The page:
Holden, General Motors’ Australian subsidiary, doesn’t build cars anymore, but it’s had a major hand in making sure its imported cars suit Australian consumers and local roads.
Motoring reported on Monday that the brand has no plans to scrap local tuning for future Holden cars. The news comes amid a major sales slump at the Holden brand, though the division did turn a profit last year. Since the end of local Australian production of the VF Commodore, the imported ZB Commodore (an Opel Insignia), Holden Equinox, and Astra have failed to take off.
The brand’s managing director, Mark Bernhard, recently admitted Holden remains in a ho-hum state.
Holden vehicle development manager Jeremy Tassone told Motoring that despite the challenges, his 35-strong team remains committed to ensuring imported cars drive like a Holden.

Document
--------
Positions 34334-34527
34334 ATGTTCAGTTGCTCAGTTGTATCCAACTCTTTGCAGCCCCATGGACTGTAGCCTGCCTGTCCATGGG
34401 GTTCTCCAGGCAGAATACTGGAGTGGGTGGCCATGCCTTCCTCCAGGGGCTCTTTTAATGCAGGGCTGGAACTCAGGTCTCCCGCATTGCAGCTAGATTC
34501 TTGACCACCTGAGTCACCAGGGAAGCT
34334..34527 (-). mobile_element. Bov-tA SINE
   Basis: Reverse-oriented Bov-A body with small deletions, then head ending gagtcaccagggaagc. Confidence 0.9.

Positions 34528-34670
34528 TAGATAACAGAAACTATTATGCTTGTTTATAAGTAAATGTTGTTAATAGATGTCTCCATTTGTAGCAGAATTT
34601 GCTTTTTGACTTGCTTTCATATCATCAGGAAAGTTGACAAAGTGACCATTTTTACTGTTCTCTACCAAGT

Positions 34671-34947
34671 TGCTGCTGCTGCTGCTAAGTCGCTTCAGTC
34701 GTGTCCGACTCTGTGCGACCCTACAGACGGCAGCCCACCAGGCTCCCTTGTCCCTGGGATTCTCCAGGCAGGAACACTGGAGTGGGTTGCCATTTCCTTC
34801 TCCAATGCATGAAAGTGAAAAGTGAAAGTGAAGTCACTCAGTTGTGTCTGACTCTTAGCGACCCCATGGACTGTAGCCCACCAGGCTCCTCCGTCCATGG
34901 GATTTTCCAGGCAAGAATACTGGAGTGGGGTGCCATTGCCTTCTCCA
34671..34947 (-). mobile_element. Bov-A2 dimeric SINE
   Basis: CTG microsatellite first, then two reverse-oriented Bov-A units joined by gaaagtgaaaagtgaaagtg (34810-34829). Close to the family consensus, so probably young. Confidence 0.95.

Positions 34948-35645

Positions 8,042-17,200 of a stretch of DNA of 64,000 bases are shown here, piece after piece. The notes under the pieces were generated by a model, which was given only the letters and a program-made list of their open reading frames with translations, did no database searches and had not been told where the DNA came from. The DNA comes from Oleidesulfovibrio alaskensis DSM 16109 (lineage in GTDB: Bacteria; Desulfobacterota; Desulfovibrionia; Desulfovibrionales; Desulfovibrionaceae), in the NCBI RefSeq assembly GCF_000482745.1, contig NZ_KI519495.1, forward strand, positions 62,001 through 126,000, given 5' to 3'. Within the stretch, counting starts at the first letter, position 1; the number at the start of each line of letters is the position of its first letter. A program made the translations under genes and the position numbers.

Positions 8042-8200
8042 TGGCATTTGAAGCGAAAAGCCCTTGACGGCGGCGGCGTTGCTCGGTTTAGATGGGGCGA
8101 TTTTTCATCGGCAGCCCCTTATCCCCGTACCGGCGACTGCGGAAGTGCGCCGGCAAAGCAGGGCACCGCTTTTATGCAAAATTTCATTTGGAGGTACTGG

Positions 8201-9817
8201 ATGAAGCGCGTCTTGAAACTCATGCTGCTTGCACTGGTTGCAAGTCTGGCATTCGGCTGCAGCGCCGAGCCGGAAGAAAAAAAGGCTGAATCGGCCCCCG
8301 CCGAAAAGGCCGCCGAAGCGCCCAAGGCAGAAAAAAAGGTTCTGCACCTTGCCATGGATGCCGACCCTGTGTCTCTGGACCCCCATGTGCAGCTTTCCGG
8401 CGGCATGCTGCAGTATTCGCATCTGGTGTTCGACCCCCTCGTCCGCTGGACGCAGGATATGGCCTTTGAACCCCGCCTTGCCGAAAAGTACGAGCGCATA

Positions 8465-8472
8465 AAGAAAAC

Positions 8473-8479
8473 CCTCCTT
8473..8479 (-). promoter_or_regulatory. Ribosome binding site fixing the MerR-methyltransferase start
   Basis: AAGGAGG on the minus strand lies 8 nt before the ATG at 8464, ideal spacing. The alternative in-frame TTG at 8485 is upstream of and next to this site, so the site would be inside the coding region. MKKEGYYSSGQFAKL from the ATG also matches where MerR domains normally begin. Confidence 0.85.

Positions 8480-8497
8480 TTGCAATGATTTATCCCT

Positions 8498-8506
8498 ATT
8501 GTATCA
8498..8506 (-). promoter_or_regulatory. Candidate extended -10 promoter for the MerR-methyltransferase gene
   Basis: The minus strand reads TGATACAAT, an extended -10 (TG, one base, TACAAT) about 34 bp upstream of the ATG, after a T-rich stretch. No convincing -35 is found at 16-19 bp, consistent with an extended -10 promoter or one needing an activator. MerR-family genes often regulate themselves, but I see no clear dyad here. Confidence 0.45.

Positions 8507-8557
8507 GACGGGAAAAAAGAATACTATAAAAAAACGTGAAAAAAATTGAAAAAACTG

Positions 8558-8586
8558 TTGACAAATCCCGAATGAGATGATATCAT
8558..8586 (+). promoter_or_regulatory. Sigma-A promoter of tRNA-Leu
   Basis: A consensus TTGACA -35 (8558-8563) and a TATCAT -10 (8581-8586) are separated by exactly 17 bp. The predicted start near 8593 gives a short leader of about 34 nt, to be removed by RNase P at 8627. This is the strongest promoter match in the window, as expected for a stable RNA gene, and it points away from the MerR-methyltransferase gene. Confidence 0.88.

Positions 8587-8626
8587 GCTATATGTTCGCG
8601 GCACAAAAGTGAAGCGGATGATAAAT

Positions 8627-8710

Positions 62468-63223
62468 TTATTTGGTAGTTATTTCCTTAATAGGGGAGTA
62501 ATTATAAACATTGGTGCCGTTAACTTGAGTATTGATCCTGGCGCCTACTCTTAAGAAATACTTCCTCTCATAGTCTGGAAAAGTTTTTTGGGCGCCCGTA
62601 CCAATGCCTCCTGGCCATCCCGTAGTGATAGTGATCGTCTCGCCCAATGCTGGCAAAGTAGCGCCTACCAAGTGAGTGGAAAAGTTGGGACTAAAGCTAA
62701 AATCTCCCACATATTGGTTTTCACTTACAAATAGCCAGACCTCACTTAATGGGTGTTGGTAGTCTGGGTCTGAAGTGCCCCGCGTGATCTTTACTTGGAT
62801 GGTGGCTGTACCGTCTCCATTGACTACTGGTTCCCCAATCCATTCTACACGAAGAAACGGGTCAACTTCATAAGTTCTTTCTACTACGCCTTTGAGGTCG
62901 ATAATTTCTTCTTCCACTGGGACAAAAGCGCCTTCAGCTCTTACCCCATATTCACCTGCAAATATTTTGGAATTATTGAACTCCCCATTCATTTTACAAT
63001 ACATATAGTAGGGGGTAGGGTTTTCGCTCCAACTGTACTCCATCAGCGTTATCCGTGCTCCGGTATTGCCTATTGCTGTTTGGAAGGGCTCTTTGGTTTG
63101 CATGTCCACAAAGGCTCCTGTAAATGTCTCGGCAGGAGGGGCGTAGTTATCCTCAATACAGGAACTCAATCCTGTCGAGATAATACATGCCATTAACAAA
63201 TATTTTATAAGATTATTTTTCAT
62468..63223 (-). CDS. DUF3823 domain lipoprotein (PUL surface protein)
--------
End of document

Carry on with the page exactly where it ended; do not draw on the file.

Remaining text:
“It is a unique selling point, it is a strength of ours and it is something we can leverage,” he said.
GM and Holden remain committed, too. The brand recently invested $7 million AUD ($5.25 million USD) into the Lang Lang Proving Ground facility to resurface the circular track. Lang Lang will also play a roll in GM’s global emission testing.
Despite the local work, Tassone said false perceptions irk he and his team.
“The keyboard warriors piss us off, the social media commenters,” he said. “There are all these people who have all these opinions without having driven the cars. We are proud of what the cars are. That’s what keeps us coming to work and doing what we do.”
Next on Holden’s import list will be the 2018 GMC Acadia, which will keep the Acadia name and serve as a large SUV model in the brand’s portfolio.